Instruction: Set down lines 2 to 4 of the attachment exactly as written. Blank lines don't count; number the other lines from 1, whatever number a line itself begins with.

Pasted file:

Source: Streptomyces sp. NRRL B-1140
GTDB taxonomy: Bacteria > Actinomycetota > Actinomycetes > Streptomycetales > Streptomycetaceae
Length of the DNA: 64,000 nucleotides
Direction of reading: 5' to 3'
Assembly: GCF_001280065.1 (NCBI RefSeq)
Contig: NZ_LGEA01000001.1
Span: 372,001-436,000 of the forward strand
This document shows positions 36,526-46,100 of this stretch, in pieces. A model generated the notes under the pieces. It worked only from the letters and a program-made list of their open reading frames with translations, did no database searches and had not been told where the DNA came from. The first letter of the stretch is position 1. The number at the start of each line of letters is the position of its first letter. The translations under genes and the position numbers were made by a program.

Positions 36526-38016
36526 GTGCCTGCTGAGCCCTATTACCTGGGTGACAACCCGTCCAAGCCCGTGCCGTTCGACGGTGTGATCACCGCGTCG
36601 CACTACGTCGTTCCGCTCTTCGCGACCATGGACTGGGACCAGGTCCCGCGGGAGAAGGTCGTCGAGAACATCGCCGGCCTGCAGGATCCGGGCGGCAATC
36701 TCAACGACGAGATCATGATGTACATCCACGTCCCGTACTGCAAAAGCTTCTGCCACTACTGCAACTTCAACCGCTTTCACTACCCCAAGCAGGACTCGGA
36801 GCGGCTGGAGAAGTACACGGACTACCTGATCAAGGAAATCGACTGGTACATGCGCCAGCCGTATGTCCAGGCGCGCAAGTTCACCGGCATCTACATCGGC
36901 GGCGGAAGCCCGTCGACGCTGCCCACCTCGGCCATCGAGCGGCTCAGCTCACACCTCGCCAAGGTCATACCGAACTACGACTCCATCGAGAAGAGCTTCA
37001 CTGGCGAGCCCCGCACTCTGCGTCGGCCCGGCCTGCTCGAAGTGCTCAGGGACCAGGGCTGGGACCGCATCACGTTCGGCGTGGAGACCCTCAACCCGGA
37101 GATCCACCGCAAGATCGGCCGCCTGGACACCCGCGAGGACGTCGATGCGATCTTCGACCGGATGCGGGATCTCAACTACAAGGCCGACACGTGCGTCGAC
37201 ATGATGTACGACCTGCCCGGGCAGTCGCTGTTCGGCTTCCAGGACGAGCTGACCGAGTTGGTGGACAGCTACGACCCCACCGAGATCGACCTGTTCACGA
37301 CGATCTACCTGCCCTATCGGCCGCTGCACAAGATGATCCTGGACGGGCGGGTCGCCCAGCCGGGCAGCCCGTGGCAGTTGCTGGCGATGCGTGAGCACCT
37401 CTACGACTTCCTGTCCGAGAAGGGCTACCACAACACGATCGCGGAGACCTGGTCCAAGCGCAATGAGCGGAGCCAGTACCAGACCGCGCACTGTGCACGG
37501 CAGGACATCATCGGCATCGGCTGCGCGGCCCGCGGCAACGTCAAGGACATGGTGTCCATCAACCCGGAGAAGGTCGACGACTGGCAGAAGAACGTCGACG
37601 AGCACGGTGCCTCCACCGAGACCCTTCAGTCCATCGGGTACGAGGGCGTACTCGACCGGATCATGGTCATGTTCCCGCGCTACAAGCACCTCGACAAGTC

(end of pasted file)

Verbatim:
GTDB taxonomy: Bacteria > Actinomycetota > Actinomycetes > Streptomycetales > Streptomycetaceae
Length of the DNA: 64,000 nucleotides
Direction of reading: 5' to 3'